RECIPE: Wild Garlic Sauerkraut


Wild garlic sauerkraut
Wild garlic sauerkraut

This recipe makes use of the wild garlic growing in the woodlands here is South Wales but is pretty extensive across the UK. You can use your nose to identify the garlic plants which have been delayed by the cold spring weather in 2021 but are nicely on their way now. Keep in mind though that these leaves won't be around for much longer so if you've been meaning to go have a harvest you're probably gonna want to go soon!


We reckon that they can be used in home fermentation in 3 main ways: leaves, flower buds and then the bulbs. The bulbs will need to be restored and replenished after the flowers have died off, and so will probably be ready in late spring early summer. The Crafty Pickle is planning on experimenting with all three plant parts but remember we have a baby arriving in June so don't hold your breathe!


There are also many other ways you can add wild garlic to your cooking - why not try making pesto, houmous or salsa?!

White cabbage wild garlic pestle and mortar
Wild garlic & white cabbage

Recipe - to fill a 1kg jar/vessel


Ingredients

White cabbage x 780g (save an outer cabbage leaf as you'll need this for packaging!)

Wild garlic leaves x 120g (we picked one large handful on our walk)

Salt x 18g*

Black pepper x 4g


*We use 2% salt, so weigh the rest of the ingredients and calculate 2%


Equipment

Large mixing bowl

Chopping board

Knife

Wide-mouth glass jar (to fit roughly 1kg or 1L)


As usual for any ferments your PICKLE MANTRA is always SHRED, SALT, POUND, PACK


1. Clean your jar by either filling and immersing in very hot (just boiled) water or by using sterilising tablets (baby utensil sterilising tablets are widely available). We used a Kilner jar but any glass jar with a lid will work just fine.

2. SHRED: Finely slice half of the cabbage and then use the slicer on your box grater to slice the rest. Cut up any large pieces of reluctant cabbage to make sure it is all small enough to participate in the fermentation process. Add the whole lot to the large bowl.

3. You can also finely shred the wild garlic or use a stick blender to really get the juices flowing. We shredded half and blended half just to try! Add this to the cabbage.

wild garlic blended stick blender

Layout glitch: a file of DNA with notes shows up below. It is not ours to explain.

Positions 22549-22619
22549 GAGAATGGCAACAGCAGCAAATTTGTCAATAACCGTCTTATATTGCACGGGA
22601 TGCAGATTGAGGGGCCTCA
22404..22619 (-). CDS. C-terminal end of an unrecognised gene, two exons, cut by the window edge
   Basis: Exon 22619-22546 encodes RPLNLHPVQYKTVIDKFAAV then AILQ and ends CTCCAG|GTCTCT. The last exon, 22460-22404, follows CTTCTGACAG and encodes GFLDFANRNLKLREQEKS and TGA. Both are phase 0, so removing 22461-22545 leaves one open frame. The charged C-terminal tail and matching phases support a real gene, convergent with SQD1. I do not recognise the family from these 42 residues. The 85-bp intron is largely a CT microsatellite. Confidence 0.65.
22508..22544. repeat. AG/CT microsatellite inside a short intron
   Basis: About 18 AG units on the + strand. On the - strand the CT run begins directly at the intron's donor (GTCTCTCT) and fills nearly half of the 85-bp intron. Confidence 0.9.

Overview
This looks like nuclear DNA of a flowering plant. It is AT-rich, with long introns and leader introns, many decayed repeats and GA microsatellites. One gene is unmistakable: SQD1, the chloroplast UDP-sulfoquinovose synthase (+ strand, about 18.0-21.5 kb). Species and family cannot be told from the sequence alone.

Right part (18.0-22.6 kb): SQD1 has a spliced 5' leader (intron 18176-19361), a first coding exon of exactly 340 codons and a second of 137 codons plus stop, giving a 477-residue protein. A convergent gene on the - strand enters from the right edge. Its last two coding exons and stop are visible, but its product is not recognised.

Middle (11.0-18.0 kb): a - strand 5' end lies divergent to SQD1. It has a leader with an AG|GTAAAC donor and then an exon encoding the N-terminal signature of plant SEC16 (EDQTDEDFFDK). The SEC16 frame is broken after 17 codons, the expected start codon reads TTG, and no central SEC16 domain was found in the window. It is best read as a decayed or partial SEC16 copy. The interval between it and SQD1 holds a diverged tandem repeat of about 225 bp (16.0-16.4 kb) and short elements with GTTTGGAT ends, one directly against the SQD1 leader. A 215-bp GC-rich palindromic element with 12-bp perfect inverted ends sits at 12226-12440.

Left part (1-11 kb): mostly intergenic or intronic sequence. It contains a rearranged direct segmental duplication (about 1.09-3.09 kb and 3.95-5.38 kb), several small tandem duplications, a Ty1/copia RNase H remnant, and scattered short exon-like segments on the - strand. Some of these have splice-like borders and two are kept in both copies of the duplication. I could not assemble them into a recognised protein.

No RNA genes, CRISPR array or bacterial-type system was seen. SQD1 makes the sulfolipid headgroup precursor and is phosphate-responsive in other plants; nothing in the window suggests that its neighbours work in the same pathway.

Blended wild garlic

4. SALT & POUND: Add the salt and pepper to the cabbage and then massage and agitate with your hands for about 10 minutes. It's a great wrist and hand work out for free!

5. Keep pounding the veg until you can take a handful and when you squeeze it liquid pours out. This is how you know it's ready to pack!

6. PACK: Place one handful of veggies into your clean jar at a time and push down so that they’re in there tight – this makes sure there’s no air bubbles as they need an oxygen free (anaerobic) environment to thrive. When you’re about 2 inches from the top stop. Pour any excess liquid in to cover the veg, this should leave around an inch at the top of the jar. Tear off a portion of the outer cabbage leaves you left to one side and push down on top of your ferment to act as an inner seal.

7. It's not entirely necessary but some folks like to weigh their ferment down with a clean stone, shot glass or even a small plastic bag filled with water.

8. Cap your jar and leave on your counter top out of direct sunlight. After a couple of days you should notice the veg expanding (hence leaving some space at the top) and even bubbling!

9. Some folks like to leave their veg for just a few days, some for slightly longer . Either is fine, as long as when you taste it and like it you pop it in the fridge to slow fermentation right down. So make sure you're tasting regularly!


You'll definitely notice colour changes with this ferment as the bright green of the wild garlic changes to a more olive green as fermentation progresses - don't worry though, this is normal!


To make sure you care for your ferment just as you would for a wee puppy check out our video on Kraut & Kimchi TLC!


Had a go? We wanna know! Get in touch @craftypickleco on Instagram and Facebook




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